Monday, November 7, 2005
LIBERALS OPPOSED to the nomination of Judge Samuel A. Alito Jr. to the Supreme Court and conservatives ecstatic over it seem to agree that abortion is one area in which the judge will, if confirmed, shift the court substantially to the right. Though he has not publicly pronounced his views of Roe v. Wade , both sides seem to regard his record on abortion as clear enough to assume him a vote to overturn abortion rights.
But Judge Alito's record on abortion is more complicated than the caricatures would suggest. His opinions imply a discomfort with legal abortion and suggest that he may be more willing than Justice Sandra Day O'Connor to uphold restrictions on abortion. But his writings also reflect an effort to diligently apply Supreme Court precedent in a changing and controversial area of law. They offer no definitive word as to how he would vote on whether to overrule Roe if presented with an opportunity.
The most famous of Judge Alito's abortion opinions is his dissent in Planned Parenthood v. Casey , the case the Supreme Court later used to reaffirm and modify the Roe holding. In Casey , Judge Alito's court, the U.S. Court of Appeals for the 3rd Circuit, confronted a spate of Pennsylvania abortion restrictions and a question of what legal standard should be used to evaluate them. The judges agreed that the relevant standard, then much in flux, was one articulated by Justice O'Connor: Abortion restrictions that constitute an "undue burden" should receive much higher scrutiny than those that do not.
On this basis, the judges unanimously upheld all but one of the Pennsylvania laws, a provision generally requiring notification of husbands before married women received an abortion. The provision provided an exception for women who feared physical abuse, but the court majority said it could still constitute a burden to women concerned about psychological or economic coercion, harm to their children, or sharing with other relatives what they intended to keep secret.
Judge Alito dissented on this point, not because he disagreed that some women might be deterred but because he interpreted "undue burden" differently. He reasoned that married women were a minority of those seeking abortions and married women who didn't tell their husbands a very small minority of those; because only a small percentage of women overall would be affected, the provision did not constitute an undue burden to the right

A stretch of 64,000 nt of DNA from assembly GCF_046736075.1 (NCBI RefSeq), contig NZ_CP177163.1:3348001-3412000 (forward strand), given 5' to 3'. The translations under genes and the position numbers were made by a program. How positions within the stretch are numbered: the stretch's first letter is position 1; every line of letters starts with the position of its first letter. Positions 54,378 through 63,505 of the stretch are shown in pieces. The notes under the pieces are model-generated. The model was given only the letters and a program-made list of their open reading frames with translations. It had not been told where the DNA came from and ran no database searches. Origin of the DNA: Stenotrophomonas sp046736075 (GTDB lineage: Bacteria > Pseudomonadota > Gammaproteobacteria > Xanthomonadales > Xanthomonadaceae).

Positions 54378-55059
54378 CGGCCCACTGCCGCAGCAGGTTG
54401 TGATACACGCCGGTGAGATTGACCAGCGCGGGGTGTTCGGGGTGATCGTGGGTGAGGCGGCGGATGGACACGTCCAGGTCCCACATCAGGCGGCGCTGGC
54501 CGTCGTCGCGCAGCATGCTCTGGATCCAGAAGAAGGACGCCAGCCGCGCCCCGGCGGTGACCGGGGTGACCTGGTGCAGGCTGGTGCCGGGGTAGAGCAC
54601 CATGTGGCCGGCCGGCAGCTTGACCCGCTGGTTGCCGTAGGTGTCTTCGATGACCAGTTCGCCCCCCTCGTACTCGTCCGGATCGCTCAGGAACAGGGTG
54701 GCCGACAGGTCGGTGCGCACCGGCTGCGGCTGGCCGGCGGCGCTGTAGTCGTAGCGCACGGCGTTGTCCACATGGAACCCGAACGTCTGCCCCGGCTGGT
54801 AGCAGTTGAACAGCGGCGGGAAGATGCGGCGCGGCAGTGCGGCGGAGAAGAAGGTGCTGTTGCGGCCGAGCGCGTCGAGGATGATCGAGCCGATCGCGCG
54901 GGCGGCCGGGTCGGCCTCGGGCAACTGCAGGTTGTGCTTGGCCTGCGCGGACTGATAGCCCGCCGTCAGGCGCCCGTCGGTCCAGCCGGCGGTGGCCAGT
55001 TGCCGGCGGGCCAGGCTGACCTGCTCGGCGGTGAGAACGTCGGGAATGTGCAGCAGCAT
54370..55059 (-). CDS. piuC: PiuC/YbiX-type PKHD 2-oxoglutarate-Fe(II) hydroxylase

of abortion in general. His dissent suggests
an inclination to read abortion rights as narrowly as reasonably possible but is also consistent with a good-faith effort to construe the murky opinions of Justice O'Connor. The Supreme Court later agreed with the 3rd Circuit majority.
Cutting the other direction, his opinion concerning New Jersey's partial-birth law is rightly restrained. His court heard the case and drafted its opinion while the Supreme Court was considering a similar Nebraska law. After the high court struck that statute down, his colleagues released their opinion overturning the New Jersey version. But it was written before the high court ruled, and its reasoning did not precisely track that of the Supreme Court. Judge Alito declined to join it and rightly suggested instead narrowly following the path the Supreme Court had just laid out.
In at least one case, Judge Alito voted on the pro-choice side of litigation that split his court. In 1995 he signed a colleague's opinion deferring to a federal interpretation of Medicaid rules that required funding for certain abortions in cases of rape or incest or when the mother's life was at stake, despite contrary Pennsylvania legal restrictions. This was technically a question of administrative law, not constitutional abortion rights, but the case did spark a dissent. A judge overeager to read the law to stop abortions could have found a way onto the other side -- and made the case go the other way.
How Judge Alito will eventually rule on abortion may be determined as much by his view of precedent as by his views on the underlying question. Concerning the latter, his record, while suggestive of attitudes with which we disagree, is not disqualifying and reveals significantly less than both sides publicly insist. We will consider his record on other issues in subsequent editorials.